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Employers’ guide to recruiting and supporting people with convictions
Hiring with Conviction: Working Chance have published an employers' guide to recruiting and supporting people with convictions.

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Hiring with conviction

Working Chance, the employment charity for women with convictions, has just (7 June 2023) published a new guide to recruiting and supporting people with a criminal record. The guide is split into four main sections:

  1. Why recruit people with convictions
  2. How to recruit people with convictions
  3. Dealing with disclosure of a criminal record
  4. Criminal records and the law


In England and Wales, there are around 12.3 million people with a criminal record. This huge group represents people with a wide range of knowledge, skills, attributes and experience. They may have served a custodial sentence (ie. been to prison) or may have served a community sentence (what used to be called community service), or had a caution or a fine.

Many people with convictions have committed relatively minor offences such as low-level
shoplifting, or traffic violations. Their conviction(s) may have been decades ago or very recent.
Even people who are currently still in prison can become part of the workforce, through a scheme known as Release on Temporary Licence.

Why recruit?

This section of the guide sets out three main rationales for recruiting people with convictions:

  1. The business case
  2. The social value case
  3. The ethical case

It then goes on to set out the facts about hiring people with convictions. The guide highlights that one of the most significant challenges for people with convictions is overcoming misconceptions and stigma. It then sets our a number of key fact which address some of the most common and unhelpful myths about people with convictions including:

  • You do not need to tell staff that a new employee has a conviction – in fact, the opposite is true. This data is sensitive and should be confidential.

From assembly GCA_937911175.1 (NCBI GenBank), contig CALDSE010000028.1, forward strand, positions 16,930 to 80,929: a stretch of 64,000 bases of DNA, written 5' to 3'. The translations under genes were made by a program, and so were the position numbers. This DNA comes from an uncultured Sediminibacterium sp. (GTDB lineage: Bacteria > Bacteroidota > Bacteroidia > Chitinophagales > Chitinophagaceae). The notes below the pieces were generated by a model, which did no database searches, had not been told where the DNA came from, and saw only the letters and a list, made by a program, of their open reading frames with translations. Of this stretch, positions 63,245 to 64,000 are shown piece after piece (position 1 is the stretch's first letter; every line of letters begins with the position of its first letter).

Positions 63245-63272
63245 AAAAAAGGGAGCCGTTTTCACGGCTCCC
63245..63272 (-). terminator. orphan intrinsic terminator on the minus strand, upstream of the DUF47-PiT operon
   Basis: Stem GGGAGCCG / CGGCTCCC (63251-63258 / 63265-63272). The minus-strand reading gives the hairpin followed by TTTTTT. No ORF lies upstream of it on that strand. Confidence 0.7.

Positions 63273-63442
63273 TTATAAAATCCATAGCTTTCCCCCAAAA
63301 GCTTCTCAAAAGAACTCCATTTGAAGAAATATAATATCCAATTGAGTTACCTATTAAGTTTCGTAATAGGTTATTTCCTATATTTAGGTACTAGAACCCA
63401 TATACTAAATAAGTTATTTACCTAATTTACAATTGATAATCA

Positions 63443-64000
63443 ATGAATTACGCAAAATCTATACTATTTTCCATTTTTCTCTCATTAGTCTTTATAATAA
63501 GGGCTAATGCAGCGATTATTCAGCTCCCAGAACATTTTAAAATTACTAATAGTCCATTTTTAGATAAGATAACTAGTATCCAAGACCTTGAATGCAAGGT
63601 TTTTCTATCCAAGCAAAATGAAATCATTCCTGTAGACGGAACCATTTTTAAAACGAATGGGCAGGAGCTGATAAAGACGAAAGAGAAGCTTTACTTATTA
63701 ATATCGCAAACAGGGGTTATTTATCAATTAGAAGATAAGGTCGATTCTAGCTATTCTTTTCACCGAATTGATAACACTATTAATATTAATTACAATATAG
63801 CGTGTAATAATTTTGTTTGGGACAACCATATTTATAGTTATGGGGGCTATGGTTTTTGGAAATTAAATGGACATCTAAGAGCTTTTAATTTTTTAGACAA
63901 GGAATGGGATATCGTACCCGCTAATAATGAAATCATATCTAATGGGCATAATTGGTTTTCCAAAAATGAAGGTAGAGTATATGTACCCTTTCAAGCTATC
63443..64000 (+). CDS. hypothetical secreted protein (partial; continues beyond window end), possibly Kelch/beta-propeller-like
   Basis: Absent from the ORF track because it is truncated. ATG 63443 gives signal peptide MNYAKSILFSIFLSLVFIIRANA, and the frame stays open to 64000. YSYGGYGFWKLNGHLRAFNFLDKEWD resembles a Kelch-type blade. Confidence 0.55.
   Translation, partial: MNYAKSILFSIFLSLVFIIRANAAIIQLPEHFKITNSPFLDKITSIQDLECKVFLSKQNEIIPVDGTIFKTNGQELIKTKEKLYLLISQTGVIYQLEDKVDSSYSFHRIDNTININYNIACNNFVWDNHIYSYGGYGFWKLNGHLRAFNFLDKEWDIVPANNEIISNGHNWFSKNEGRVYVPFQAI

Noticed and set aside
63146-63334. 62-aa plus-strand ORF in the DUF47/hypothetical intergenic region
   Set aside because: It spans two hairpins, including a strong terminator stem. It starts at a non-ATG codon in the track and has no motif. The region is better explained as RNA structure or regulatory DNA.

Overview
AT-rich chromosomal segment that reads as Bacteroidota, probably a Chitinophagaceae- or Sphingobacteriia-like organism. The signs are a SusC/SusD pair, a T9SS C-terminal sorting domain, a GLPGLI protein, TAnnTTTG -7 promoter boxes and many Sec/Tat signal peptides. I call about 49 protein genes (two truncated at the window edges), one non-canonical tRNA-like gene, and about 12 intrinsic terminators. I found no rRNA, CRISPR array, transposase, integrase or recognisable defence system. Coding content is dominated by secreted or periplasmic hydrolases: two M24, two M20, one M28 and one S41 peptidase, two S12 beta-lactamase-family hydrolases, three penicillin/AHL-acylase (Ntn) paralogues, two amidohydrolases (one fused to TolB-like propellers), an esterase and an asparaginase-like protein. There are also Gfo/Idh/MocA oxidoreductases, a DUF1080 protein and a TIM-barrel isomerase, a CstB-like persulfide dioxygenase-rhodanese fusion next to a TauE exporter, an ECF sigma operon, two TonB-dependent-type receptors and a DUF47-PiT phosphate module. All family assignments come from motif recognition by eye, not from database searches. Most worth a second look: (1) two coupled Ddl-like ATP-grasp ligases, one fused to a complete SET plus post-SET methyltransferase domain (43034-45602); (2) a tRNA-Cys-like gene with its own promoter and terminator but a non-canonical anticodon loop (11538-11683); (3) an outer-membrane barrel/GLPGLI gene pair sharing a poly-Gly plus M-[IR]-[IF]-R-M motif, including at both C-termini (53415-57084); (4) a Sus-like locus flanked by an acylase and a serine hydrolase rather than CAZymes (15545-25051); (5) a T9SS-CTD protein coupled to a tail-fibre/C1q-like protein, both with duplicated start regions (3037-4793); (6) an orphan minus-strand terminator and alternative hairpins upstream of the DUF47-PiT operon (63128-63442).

• Your liability insurance is unlikely to be affected by hiring someone with a conviction.
  • If someone with a criminal record does offend in the workplace, the employer is no more liable than if the employee did not have a criminal record.

The guide presents a helpfully balanced approaching noting that:

  • As long as the employer has taken a balanced approach to the risk and relevance of a candidate’s criminal record and recorded the rationale behind the decision-making, they may be no more liable for any criminal conduct committed by someone they hired with a criminal record, than they are for someone they hired who didn’t.
  • Employer liability exists regardless of whether or not the employee had a criminal record when they were recruited.
  • An employer may decide not to employ a person in a particular role where their past convictions may genuinely indicate an increased risk (eg. a candidate convicted on several occasions of dangerous or drink driving may be considered unsuitable for a driver role), but that would not and should not exclude the person from working in other roles within the business.


The guide is practical and written in plain (jargon-free) English and makes an excellent reference guide enabling employers to work through putting a policy in place, informing them where to get help and advice and developing a welcoming organisational culture. 

It also includes examples of success stories and includes eight useful appendices:

  1. Sample recruitment policy for people with convictions
  2. List of important Release on Temporary Licence (ROTL) considerations
  3. Sample ROTL procedure
  4. Copy of paid ROTL memorandum of understanding
  5. Criminal record self-declaration form – ROA 1974
  6. Self-disclosure rules – ROA Exceptions Order self-disclosure flowchart for candidates
  7. Criminal record self-declaration form – ROA Exceptions Order
  8. New employee induction checklist

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Criminal Justice
If Jocelyn Hillman were Justice Secretary

My first priority as Justice Secretary would be to lead by example, hiring an ex-offender as my diary secretary. By employing women with convictions the government could reduce reoffending at no cost to the taxpayer, while also creating life-changing opportunities for some of the most marginalised people in our society.

I would ensure that ex-offenders were included in the Ministry’s diversity quotas and that my staff, from top to bottom, were engaged in understanding the importance of inclusive hiring practices. I would also ensure all government contractors were obliged to implement the same measures.

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